Temperature adaptation of soil microbial respiration in alpine, boreal and tropical soils: An application of the square root (Ratkowsky) model

Jinquan Li, Erland Bååth, Junmin Pei, Changming Fang, Ming Nie

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2 Citations (SciVal)


Warming is expected to stimulate soil microbial respiration triggering a positive soil carbon-climate feedback loop while a consensus remains elusive regarding the magnitude of this feedback. This is partly due to our limited understanding of the temperature-adaptive response of soil microbial respiration, especially over broad climatic scales. We used the square root (Ratkowsky) model to calculate the minimum temperature for soil microbial respiration (Tmin, which describes the temperature adaptation of soil microbial respiration) of 298 soil samples from alpine grasslands on the Tibetan Plateau and forest ecosystems across China with a mean annual temperature (MAT) range from −6°C to +25°C. The instantaneous soil microbial respiration was determined between 4°C and 28°C. The square root model could well fit the temperature effect on soil microbial respiration for each individual soil, with R2 higher than 0.98 for all soils. Tmin ranged from −8.1°C to −0.1°C and increased linearly with increasing MAT (R2 = 0.68). MAT dominantly regulated Tmin variation when accounting simultaneously for multiple other drivers (mean annual precipitation, soil pH and carbon quality); an independent experiment showed that carbon availability had no significant effect on Tmin. Using the relationship between Tmin and MAT, soil microbial respiration after an increased MAT could be estimated, resulting in a relative increase in respiration with decreasing MAT. Thus, soil microbial respiration responses are adapted to long-term temperature differences in MAT. We suggest that Tmin = −5 + 0.2 × MAT, that is, every 1°C rise in MAT is estimated to increase Tmin of respiration by approximately 0.2°C, could be used as a first approximation to incorporate temperature adaptation of soil microbial respiration in model predictions. Our results can be used to predict future changes in the response of soil microbial respiration to temperature over different levels of warming and across broad geographic scales with different MAT.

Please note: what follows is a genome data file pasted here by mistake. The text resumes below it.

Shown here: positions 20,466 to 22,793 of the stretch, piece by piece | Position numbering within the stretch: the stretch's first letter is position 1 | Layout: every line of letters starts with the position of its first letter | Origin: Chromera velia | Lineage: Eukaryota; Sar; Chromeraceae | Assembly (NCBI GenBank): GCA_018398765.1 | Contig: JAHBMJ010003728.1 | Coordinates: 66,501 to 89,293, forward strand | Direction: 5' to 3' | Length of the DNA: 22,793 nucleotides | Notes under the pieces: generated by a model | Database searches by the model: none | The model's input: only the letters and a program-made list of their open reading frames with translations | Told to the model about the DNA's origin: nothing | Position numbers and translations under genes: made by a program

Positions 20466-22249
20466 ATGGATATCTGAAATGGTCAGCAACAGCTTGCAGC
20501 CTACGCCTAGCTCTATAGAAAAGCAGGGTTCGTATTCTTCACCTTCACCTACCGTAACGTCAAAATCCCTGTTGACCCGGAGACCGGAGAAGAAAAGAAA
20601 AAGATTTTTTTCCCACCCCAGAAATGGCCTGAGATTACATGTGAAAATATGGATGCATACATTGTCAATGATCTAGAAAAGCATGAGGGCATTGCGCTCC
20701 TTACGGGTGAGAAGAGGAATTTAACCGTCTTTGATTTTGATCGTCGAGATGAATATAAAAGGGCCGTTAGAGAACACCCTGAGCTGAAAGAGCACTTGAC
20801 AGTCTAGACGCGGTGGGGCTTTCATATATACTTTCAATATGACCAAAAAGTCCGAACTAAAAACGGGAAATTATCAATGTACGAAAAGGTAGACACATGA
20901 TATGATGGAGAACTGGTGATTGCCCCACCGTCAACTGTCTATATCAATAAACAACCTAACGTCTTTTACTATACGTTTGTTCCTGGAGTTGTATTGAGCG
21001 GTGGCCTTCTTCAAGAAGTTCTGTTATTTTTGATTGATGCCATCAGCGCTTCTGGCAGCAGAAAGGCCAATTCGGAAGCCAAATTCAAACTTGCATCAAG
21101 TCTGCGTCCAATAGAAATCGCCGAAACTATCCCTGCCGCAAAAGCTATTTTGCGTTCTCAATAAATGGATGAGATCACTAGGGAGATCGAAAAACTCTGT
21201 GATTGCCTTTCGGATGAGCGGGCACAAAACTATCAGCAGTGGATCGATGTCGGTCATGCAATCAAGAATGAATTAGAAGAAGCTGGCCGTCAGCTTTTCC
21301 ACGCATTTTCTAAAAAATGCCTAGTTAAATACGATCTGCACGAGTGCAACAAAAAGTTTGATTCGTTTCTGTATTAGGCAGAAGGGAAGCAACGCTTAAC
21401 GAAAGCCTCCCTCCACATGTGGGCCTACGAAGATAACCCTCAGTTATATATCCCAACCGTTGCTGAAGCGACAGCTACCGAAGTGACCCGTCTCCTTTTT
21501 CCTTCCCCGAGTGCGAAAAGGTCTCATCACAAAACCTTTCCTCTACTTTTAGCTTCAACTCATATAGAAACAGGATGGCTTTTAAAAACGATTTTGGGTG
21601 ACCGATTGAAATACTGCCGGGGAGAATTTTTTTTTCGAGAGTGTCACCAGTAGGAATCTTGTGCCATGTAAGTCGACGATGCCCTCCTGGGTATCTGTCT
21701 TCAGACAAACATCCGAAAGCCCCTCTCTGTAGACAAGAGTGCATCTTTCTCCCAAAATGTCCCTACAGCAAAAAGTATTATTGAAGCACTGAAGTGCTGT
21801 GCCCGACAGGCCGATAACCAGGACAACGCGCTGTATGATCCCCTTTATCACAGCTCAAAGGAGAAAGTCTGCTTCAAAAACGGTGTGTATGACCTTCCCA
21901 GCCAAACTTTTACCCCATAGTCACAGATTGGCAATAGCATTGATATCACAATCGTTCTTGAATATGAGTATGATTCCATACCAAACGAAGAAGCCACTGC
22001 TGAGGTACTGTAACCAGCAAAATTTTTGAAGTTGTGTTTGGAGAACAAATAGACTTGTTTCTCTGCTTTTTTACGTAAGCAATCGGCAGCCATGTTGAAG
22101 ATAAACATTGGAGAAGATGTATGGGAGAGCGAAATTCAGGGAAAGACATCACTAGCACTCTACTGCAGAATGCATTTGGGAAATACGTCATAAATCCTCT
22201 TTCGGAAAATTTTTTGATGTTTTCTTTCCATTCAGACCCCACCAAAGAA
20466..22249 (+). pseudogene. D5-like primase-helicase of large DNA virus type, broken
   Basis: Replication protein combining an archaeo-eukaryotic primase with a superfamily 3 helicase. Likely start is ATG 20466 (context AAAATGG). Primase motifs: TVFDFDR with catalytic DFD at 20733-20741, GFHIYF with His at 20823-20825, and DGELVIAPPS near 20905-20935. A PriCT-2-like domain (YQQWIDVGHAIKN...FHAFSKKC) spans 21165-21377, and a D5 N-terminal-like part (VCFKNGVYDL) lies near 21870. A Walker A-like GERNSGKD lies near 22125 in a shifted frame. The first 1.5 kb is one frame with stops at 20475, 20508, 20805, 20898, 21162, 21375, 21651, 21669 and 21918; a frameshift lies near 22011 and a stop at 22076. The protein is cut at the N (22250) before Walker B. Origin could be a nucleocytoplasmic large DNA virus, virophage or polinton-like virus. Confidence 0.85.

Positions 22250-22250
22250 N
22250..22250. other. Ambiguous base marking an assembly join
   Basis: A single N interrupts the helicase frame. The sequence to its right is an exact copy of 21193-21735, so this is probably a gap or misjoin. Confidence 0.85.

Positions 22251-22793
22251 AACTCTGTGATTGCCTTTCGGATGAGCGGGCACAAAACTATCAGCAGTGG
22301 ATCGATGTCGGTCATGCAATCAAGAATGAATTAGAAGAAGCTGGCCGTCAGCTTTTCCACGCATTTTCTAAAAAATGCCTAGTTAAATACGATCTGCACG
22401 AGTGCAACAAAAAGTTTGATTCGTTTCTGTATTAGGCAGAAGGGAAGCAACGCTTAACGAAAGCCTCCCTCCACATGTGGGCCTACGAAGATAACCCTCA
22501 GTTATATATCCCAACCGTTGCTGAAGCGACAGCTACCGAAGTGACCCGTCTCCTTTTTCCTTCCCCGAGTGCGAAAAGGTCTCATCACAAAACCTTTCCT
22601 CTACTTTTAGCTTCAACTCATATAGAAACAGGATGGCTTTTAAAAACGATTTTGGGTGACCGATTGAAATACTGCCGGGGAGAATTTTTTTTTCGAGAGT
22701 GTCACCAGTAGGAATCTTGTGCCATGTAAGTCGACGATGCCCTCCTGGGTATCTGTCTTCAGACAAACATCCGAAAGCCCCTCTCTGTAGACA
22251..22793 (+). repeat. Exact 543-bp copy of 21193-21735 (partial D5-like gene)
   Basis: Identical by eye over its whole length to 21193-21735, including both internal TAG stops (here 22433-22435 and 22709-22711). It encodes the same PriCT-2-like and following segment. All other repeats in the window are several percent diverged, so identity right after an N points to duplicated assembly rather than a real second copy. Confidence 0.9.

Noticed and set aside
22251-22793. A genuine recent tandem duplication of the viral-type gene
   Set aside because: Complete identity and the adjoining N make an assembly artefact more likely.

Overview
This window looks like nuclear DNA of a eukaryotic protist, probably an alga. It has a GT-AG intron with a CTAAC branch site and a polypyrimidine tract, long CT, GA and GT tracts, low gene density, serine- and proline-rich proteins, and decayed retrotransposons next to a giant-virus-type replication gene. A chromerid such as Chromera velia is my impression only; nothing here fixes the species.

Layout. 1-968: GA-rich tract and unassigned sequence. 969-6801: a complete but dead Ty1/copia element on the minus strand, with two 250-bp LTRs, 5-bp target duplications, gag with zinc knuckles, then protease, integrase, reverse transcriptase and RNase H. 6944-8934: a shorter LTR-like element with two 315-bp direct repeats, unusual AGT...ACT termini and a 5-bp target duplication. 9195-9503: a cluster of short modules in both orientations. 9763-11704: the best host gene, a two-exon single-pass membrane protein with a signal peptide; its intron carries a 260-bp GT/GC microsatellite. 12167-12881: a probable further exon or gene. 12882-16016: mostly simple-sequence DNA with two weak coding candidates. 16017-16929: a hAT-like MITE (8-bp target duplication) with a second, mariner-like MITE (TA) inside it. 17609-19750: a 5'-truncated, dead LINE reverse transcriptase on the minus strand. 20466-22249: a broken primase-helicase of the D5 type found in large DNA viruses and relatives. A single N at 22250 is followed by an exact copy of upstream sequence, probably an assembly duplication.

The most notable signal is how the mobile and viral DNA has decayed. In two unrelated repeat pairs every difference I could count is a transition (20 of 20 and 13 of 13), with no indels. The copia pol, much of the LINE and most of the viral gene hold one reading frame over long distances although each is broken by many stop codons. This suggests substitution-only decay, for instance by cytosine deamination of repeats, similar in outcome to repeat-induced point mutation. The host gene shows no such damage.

Original languageEnglish
Pages (from-to)1281-1292
JournalGlobal Change Biology
Issue number6
Early online date2020 Dec 8
Publication statusPublished - 2021

Subject classification (UKÄ)

  • Microbiology


  • climate warming
  • soil respiration
  • square root model
  • T
  • temperature sensitivity
  • thermal adaptation


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